Susan F. Wood, PhD is Research Professor at George Washington University School of Public Health and Health Services, where she is part of the Project on Scientific Knowledge and Public Policy (SKAPP).  She also served as Director of the FDA Office of Women’s Health from 2000-2005 and is a member of the Board of Directors for Scientists and Engineers for America.

by Susan F. Wood, PhD

Last year, Congress passed new legislation on the Food and Drug Administration, known as the FDA Amendments Act (FDAAA) of 2007.This legislation, while limited, made some significant steps forward, see here and here. It reauthorizes the user fee systems for drugs, biologics and medical devices, and expands FDA’s authority on labeling, requires new transparency for the Agency and establishes broader registries of clinical trials and requires results from clinical trials to be released to the public The public concern over the handling of medications like Vioxx and Ketek highlighted problems ranging from companies misleading FDA, to fraud by investigators, to FDA scientific management and lack of priority on safety studies. The new law provided some additional requirements on safety as well as some additional resources for this critical area. It also added some new requirements focused on reducing financial conflicts of interest of FDA Advisory Committee members.

When FDAAA was signed into law last fall, many thought that this would be the last major FDA legislation to be taken up by Congress for another 5 years.  But it seems we were mistaken. Read the rest of this entry »

by Susan F. Wood, PhD 

The FDA Amendments Act (FDAAA) of 2007 includes a small section addressing direct to consumer (DTC) advertising.  The bill doesn’t limit advertising to consumers, nor does it give FDA authority to put a moratorium on advertising while more data on safety or effectiveness is collected during the first months or years that a product is on the market.  A moratorium was recommended by the IOM in it’s drug safety report in 2006, but was not adopted by Congress – perhaps due to arguments about first amendment rights, but perhaps due to objections by both the pharmaceutical industry and the advertising industry.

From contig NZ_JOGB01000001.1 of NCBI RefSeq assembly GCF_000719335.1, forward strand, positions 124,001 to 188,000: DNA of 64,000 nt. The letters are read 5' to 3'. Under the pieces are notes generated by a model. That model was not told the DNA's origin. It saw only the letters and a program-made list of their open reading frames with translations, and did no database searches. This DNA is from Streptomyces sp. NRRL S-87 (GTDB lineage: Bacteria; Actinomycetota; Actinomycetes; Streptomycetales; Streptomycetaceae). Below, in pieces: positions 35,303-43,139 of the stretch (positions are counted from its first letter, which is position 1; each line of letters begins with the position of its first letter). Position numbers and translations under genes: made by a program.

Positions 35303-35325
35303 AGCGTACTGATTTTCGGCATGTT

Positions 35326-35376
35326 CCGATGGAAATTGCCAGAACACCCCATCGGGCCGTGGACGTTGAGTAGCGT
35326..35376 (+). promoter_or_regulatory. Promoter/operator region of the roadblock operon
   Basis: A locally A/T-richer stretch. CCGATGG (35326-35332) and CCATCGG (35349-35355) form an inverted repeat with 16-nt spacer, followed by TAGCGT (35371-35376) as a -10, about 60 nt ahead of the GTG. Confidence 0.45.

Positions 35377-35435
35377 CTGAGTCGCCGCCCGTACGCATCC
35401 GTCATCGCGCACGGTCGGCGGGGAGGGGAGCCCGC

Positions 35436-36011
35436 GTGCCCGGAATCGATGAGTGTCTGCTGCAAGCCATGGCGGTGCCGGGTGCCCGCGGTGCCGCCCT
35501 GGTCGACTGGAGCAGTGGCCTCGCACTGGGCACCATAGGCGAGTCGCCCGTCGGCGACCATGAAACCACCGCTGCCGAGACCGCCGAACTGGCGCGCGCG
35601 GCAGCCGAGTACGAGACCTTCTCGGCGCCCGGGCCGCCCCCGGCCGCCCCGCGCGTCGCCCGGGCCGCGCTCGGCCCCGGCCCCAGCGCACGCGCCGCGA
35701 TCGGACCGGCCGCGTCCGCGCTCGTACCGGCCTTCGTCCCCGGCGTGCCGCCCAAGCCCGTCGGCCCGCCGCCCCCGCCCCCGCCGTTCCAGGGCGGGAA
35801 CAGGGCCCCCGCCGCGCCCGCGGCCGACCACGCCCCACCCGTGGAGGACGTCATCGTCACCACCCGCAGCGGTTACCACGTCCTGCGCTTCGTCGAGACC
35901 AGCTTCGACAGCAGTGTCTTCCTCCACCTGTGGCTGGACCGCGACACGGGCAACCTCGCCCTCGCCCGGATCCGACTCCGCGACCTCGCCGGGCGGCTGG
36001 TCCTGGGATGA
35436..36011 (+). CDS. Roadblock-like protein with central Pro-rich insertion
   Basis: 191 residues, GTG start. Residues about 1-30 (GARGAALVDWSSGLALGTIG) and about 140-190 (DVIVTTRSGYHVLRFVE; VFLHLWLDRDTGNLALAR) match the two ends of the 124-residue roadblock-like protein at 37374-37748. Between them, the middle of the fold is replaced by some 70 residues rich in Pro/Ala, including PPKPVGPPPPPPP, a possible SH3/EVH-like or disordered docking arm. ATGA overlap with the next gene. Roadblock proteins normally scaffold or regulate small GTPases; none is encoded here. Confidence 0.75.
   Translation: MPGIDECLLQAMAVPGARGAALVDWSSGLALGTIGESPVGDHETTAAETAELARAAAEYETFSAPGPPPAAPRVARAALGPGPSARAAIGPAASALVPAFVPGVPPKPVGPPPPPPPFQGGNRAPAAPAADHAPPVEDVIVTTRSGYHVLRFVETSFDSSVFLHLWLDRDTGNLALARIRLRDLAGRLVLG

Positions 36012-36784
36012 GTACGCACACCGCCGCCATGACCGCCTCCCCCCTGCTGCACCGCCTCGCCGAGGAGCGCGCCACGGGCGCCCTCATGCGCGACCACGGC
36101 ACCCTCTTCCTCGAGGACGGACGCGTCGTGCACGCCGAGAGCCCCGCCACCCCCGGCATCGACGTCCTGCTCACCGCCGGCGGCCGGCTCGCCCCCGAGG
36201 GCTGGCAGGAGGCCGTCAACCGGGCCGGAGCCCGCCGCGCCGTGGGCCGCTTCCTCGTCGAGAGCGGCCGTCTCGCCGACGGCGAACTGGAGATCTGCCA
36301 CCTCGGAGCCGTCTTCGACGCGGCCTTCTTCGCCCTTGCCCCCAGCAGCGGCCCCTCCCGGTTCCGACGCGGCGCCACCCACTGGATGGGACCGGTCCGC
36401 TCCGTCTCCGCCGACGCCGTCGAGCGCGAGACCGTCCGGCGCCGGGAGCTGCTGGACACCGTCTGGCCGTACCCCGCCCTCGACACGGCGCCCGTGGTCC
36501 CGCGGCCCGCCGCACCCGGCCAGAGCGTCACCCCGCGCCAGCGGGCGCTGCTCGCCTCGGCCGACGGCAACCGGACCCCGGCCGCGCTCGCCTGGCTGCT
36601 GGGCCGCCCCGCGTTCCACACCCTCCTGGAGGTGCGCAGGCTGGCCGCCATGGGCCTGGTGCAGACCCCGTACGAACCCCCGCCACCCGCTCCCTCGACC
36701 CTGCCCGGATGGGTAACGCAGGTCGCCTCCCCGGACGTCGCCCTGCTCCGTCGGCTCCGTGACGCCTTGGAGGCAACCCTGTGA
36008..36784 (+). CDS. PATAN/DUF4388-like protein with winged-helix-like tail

What was included is a small section requiring that all print DTC ads carry “the following statment printed in conspicuous text:  ‘You are encouraged to report negative side effects of prescription drugs to the FDA.  Visit www.fda.gov/medwatch, or call 1-800-FDA-1088′ “

Read the rest of this entry »

by Susan F. Wood, PhD 

We are excited to be starting up a new research project here at the Project on Scientific Knowledge and Public Policy: Scientists in Government: An Examination of their Rights and Responsibilities in Civil Society.  The goal of this initiative is to provoke and shape the public discussion about the rights and responsibilities of government scientists, as part of the larger effort to ensure that government uses the best science to protect and promote the health and wellbeing of Americans. 

We are looking for a research associate/qualitative researcher who will lead the process of collecting and analyzing data on the role and functioning of scientists employed by government agencies.  This person should have experience designing and conducting qualitative research, including the development of interview instruments and analysis.  The candidate should also have a masters degree in public health, sociology, management, organizational structure, or a related field; 3 – 5 years of direct research experience; and experience in qualitative research design and implementation.